In their simulations, Raz and Lu actually discovered the inverse Mpemba effect first because Raz had been modelling heating processes and they found it easy to set the parameters to produce an inverse heating effect. It was only afterwards, by reversing that model, that they produced a more generally applicable Mpemba-like effect. But to make sure that this bypassing effect wasn’t limited to just that one model, they extended it to a more complicated system known as an “Ising model”, which is widely used in physics to model phase transitions in everything from ferromagnetism and protein folding to neural networks and the dynamics of flocking birds.
The Ising model is typically depicted as a 2D lattice, with – in the case of magnetic materials – a particle at each point on the grid. Each particle can be in one of just two states: either spin “up”, or spin “down”. The spins like to line up in parallel with their neighbours because doing so lowers the overall energy of the system. Indeed, if you cool a ferromagnetic material below a critical point – the “Curie temperature” – the spins adjust themselves until they are all perfectly ordered, forming a state of equilibrium: a ferromagnet.
A Mpemba-like effect can be observed if you have two non-magnetic systems above the Curie temperature and couple them to a cold heat bath that lies below the Curie temperature. As the system cools, the spins will flip so that they line up in parallel and lose their excess energy to the heat bath. If the “hot” system magnetizes before the “cold” one, you have a Mpemba-like effect. What’s more, if the spins gain energy from the bath and flip anti-parallel, you see the inverse Mpemba effect. Raz and Lu actually studied anti-ferromagnets (not ferromagnets) in which the spins want to line up anti-parallel with each other, but the principles are the same. Also, they did not strictly observe a phase transition as they did not study a 2D system, but a 1D Ising chain with 15 spins, where the links only interact with their nearest neighbours. “But you don’t need the phase transition to see the effect,” says Raz. “It’s enough to see that the staggered magnetization – the difference in magnetization between neighbours – crosses, namely that the initially hot system has lower value, and it becomes larger before that of the cold system.”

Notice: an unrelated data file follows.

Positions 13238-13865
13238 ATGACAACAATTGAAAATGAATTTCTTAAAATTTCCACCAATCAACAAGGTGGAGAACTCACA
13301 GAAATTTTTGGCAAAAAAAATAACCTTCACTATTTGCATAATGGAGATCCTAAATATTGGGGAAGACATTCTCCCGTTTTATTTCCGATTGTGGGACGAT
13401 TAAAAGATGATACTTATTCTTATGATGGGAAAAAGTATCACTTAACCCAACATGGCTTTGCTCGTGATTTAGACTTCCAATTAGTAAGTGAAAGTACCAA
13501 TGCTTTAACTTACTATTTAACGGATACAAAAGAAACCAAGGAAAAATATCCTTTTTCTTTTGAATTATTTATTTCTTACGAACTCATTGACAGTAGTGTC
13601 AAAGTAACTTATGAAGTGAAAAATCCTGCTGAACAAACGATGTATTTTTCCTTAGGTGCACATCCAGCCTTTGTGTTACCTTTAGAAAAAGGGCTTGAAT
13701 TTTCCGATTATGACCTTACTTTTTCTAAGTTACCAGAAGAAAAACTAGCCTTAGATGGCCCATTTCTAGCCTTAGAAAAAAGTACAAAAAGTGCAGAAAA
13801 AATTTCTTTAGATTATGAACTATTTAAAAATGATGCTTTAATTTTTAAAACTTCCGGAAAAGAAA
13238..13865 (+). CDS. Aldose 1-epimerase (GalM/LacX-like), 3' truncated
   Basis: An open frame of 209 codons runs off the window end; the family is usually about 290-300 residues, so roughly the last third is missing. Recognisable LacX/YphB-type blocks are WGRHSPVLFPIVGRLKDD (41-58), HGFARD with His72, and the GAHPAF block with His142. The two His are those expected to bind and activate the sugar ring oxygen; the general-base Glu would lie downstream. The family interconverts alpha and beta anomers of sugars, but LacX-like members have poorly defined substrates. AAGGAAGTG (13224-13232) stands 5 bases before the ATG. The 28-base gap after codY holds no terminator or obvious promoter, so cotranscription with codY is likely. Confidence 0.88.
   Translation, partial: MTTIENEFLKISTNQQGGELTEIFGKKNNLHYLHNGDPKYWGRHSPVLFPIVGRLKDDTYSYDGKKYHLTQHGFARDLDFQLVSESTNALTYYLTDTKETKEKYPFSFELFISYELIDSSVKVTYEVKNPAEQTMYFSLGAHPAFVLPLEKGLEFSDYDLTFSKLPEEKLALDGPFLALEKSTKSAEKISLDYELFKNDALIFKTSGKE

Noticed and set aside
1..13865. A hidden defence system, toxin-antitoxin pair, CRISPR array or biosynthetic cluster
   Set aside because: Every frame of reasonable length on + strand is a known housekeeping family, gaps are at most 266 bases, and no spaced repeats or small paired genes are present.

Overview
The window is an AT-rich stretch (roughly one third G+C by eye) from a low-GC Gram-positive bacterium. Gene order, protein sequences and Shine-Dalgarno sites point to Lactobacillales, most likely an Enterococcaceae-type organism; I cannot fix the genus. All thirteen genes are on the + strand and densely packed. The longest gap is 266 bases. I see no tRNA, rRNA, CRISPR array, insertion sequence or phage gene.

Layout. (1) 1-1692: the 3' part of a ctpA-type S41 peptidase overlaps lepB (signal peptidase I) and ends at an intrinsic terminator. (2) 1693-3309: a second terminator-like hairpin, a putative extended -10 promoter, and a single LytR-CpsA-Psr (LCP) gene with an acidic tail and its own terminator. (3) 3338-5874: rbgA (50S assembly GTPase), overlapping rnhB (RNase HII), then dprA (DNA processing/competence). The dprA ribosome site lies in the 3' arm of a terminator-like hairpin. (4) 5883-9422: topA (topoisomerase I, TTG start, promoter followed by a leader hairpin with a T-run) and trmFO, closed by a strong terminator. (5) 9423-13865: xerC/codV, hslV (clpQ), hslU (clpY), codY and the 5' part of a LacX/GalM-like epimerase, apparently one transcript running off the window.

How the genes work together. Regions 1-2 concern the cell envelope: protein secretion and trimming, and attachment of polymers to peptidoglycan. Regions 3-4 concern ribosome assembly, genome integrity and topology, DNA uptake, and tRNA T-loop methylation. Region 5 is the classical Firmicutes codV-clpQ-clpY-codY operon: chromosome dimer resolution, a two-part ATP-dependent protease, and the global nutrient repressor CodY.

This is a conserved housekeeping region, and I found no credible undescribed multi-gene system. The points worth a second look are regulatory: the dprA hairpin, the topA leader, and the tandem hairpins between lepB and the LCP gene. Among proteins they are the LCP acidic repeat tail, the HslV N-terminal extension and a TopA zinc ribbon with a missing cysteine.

Ever the sceptic, Burridge declares the work to be “an interesting theory, but it is not demonstrated that such effects can be observed in any practical situation”. The authors admit as much in the introduction of their paper. These are very simple models to demonstrate a general proof of principle, and Raz and Lu have not yet extended their theory to water, which is a highly complex system that is very difficult to simulate. “Water is complicated, with many unusual properties,” says Raz, pointing out that ice, for example, is less dense than water – not more dense, as one might expect.
Still, Gbur thinks this new theoretical framework is “possibly a game changer” in terms of the Mpemba effect and it has already inspired studies of it in granular materials. “Previously, there’s never really been a quantitative study showing it is possible for hot things to freeze or reach equilibrium temperature faster than colder things,” he says. Goddard calls it “an elegant exposition, and a novel mathematical analysis”, although he admits to being sceptical that it will ultimately explain the Mpemba effect in water.
It all comes down to what happens next. “We’ve got on the one hand a lot of uncertain experiments, and on the other hand we’ve got a nice theoretical model, but only for simple systems,” says Gbur. “The next natural thing would be to find an intermediate system where theory and experiment could be compared directly.” That’s exactly what Raz and Lu are focusing on now, collaborating, for instance, with John Bechhoefer at Simon Fraser University in Canada to identify potential systems that might exhibit the inverse Mpemba effect under the right conditions. They would then be able to tailor an experiment to test that prediction.
It’s yet another step toward a robust theoretical framework for the phenomenon. Gbur, for one, is rooting for them. “It’s such a neat idea,” he says, “it would almost be a shame if the Mpemba effect turned out not to be true at this point.” Whether your party guests will be satisfied by your explanation about their lack of ice cubes though – well, that remains to be seen.
Oren Raz and Zhiyue Lu’s model of the Mpemba effect has already inspired Antonio Lasanta, Andrés Santos and Francisco Vega Reyes from the Universidad de Extremadura in Spain, along with Antonio Prados from Universidad de Sevilla, to devise their own theoretical model showing a Mpemba effect in a granular fluid, consisting of spherical particles suspended in a fluid (Phys. Rev. Lett. 119 148001). Key to their model, which also predicts an inverse effect, is that their granular fluid contains hard inelastic spheres. So when they collide, the particles lose energy through mechanisms other than thermal loss. “Hot particles” collide more frequently than “cold particles” and can cool sufficiently fast to overtake them, when the former’s initial energy dispersion is large enough.
What’s interesting too is that Mpemba’s original experiments were with milk, which also consists of lots of large particles suspended in water. The Spanish scientists’ work may therefore be a closer model for what Mpemba actually did. It could even prove relevant for water too. After all, if the sample isn’t pure but has similarly big solute particles in it, those impurities could be a contributing factor to the Mpemba effect.